From Instant packages to medium format rolls — you finally have an excuse to stop shopping Amazon for your film bag! Hand-selected analog goodness that we use on a daily as well.

Learn More About Film

So you're going to get into Film? Congratulations on your move! You won't be sorry; an incredible analog adventure awaits (YAY!)

However, due to the large amount of film available and the wide range of prices available, determining which film will fit best for you and the type of shooting you will use can seem like a daunting task. Over the course of this post, I'll show you how to figure out which film stock is best for you as a beginner film photographer, as well as give you tips on how to get great results any time you shoot a film.

Since there are so many different styles and stocks of film available, we'll stick to the "basics": color and black-and-white negatives. They're simple to obtain, and designing them is even easier.

Slow down and give each picture significance and intent. Continuously pressing the shutter without entirely reeling in the composition or framing is much simpler. When it comes to film photography, each roll of film, on the other hand, forces you to reconsider the photograph you're trying to make.

Want to get started on film? Let's talk about Film and how to get started as a beginner photographer and each's functions or features.

Let's dive into everything you need to know to get started with film!

Why Shoot Film?

  • It teaches you to “feel” your exposure. Modern cameras have a lot of advanced equipment that is designed to assist photographers in properly exposing their images, and this technology is extremely useful. In comparison to this high-tech equipment, film cameras are antiquated. They necessitate a much deeper understanding of how light works and how to set a camera to capture a scene in the way you want it to be portrayed. Shooting with a film camera forces you to develop this understanding and feeling of light, as well as develop your own technique and style for shooting a scene. This ability is directly transferable to digital photography.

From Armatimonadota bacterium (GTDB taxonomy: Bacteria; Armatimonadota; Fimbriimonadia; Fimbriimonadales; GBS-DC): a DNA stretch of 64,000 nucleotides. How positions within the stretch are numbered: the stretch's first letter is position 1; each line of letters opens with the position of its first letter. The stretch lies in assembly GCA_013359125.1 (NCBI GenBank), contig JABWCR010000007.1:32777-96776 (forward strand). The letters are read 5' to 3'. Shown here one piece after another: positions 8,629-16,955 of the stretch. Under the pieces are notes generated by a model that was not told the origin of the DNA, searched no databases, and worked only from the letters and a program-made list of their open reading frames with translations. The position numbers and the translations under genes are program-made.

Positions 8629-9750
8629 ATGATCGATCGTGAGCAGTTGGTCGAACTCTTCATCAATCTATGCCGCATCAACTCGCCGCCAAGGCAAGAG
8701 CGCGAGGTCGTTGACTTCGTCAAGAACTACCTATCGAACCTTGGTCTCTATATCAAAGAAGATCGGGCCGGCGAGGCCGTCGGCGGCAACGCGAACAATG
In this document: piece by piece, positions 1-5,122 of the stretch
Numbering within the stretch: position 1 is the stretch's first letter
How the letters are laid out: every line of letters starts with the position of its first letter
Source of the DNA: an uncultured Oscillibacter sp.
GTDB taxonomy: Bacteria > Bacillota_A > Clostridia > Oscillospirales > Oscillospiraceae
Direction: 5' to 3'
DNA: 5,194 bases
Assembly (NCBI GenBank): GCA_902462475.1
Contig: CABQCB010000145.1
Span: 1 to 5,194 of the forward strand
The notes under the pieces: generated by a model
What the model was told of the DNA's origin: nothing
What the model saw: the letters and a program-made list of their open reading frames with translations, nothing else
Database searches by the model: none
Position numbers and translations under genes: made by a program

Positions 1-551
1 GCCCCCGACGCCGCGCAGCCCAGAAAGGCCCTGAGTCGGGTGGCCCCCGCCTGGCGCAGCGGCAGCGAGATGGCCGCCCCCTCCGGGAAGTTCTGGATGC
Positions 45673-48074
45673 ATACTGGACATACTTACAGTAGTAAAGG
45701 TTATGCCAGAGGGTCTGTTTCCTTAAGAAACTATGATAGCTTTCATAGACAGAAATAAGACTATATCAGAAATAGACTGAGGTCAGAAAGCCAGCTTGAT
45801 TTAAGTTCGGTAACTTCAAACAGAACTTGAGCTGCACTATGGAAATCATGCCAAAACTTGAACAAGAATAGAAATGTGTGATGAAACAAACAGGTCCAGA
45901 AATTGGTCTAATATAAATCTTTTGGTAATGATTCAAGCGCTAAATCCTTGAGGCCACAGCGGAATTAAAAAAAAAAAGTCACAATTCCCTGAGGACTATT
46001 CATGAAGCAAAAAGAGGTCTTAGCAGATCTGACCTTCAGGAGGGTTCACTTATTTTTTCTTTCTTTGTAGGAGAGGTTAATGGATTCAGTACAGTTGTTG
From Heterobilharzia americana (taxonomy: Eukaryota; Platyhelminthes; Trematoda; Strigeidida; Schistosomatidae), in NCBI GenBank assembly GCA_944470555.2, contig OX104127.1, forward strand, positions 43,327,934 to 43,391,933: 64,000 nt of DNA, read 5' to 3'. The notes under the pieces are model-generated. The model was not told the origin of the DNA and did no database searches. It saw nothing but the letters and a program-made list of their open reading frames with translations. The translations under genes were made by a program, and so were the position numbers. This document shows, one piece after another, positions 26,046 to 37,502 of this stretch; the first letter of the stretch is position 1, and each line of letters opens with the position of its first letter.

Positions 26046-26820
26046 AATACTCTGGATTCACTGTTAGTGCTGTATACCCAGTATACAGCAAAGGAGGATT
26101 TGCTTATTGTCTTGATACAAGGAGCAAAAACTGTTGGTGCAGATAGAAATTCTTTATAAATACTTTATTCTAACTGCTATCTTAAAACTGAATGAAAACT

• Less post-processing flexibility strengthens the ability to expose correctly during shooting and decreases dependency on software. When using a digital camera, it is very common to capture an image that is under or overexposed. It's all too quick to chuckle and say, "I'll take care of that in post." You not only can't review your video images until much later, but you also don't have nearly as much post-processing control as you do with the film. A RAW digital file's exposure can be adjusted by about 14 stops in either direction, while a film picture can only be adjusted by around 2 stops in either direction. When shooting a video, it's much more important to get the shot right the first time.
  • It introduces intention into your shots. The cheaper price range on average for a roll of film costs about $12.99 on Moment. It takes more time and money to get that created, and then you have to digitize and organize it afterward, which takes more time and supplies. When most people think of photography, they think of clicking the shutter button, but that action is literally the tiniest part of the entire operation! It's difficult not to consider how much time and money went into it before and after you pressed the button. Instead of mashing the shutter button on a digital camera, you'll be more aware of this when shooting film and can frame your images more purposefully, taking fewer pictures but catching more context with each take. (Don't get me wrong: pressing the shutter button can always be entertaining!)